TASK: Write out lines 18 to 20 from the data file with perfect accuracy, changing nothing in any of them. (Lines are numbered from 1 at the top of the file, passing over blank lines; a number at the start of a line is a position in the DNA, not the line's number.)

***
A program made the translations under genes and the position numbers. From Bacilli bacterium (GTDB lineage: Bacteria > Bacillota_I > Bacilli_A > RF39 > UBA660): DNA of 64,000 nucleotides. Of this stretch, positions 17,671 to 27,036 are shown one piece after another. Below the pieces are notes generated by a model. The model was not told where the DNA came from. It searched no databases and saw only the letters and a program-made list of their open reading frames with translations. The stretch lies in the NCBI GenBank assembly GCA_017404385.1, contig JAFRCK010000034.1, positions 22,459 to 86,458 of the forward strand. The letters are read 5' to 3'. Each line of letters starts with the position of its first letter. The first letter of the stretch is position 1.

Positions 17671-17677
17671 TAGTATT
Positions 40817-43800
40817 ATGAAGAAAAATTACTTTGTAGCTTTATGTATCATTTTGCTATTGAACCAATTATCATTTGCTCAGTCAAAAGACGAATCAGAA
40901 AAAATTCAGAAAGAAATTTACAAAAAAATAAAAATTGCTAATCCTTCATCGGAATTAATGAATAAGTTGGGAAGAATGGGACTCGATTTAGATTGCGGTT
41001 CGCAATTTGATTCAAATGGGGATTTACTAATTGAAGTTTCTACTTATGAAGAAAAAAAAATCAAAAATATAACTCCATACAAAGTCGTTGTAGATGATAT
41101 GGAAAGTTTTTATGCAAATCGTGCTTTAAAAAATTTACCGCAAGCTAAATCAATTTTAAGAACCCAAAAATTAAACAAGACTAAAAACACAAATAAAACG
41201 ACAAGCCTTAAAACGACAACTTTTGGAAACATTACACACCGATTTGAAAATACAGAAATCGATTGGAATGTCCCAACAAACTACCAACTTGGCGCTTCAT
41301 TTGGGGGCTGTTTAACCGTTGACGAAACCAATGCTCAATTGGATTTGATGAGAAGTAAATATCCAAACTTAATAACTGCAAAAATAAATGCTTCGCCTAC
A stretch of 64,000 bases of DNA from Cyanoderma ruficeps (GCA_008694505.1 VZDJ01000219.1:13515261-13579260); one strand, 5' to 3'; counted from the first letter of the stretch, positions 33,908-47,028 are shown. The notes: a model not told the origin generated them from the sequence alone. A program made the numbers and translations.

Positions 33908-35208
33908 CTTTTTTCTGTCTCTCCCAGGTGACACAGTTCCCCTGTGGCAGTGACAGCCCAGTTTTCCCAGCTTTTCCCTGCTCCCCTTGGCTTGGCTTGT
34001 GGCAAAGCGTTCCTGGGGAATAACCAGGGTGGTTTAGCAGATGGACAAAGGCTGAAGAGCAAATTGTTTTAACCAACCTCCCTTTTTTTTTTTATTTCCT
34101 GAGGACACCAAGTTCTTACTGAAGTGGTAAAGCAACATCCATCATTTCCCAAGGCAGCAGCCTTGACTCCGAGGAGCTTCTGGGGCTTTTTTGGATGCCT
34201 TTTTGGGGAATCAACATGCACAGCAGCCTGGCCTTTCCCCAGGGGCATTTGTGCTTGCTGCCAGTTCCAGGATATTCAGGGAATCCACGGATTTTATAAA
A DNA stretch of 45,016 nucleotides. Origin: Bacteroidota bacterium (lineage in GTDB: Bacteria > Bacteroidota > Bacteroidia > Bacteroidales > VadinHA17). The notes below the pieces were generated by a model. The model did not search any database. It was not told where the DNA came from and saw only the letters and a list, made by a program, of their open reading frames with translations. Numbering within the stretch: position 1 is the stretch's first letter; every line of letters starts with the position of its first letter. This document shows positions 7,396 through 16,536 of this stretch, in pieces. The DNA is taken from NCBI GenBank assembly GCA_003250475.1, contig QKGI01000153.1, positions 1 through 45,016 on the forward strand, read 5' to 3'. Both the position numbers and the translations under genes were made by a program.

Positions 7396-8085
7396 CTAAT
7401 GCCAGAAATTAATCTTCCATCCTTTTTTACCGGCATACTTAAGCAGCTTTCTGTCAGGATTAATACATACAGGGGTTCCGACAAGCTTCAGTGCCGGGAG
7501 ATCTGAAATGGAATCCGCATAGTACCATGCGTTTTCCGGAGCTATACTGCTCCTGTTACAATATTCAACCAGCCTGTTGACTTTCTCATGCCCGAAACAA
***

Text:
Positions 7396-8085
7396 CTAAT
7401 GCCAGAAATTAATCTTCCATCCTTTTTTACCGGCATACTTAAGCAGCTTTCTGTCAGGATTAATACATACAGGGGTTCCGACAAGCTTCAGTGCCGGGAG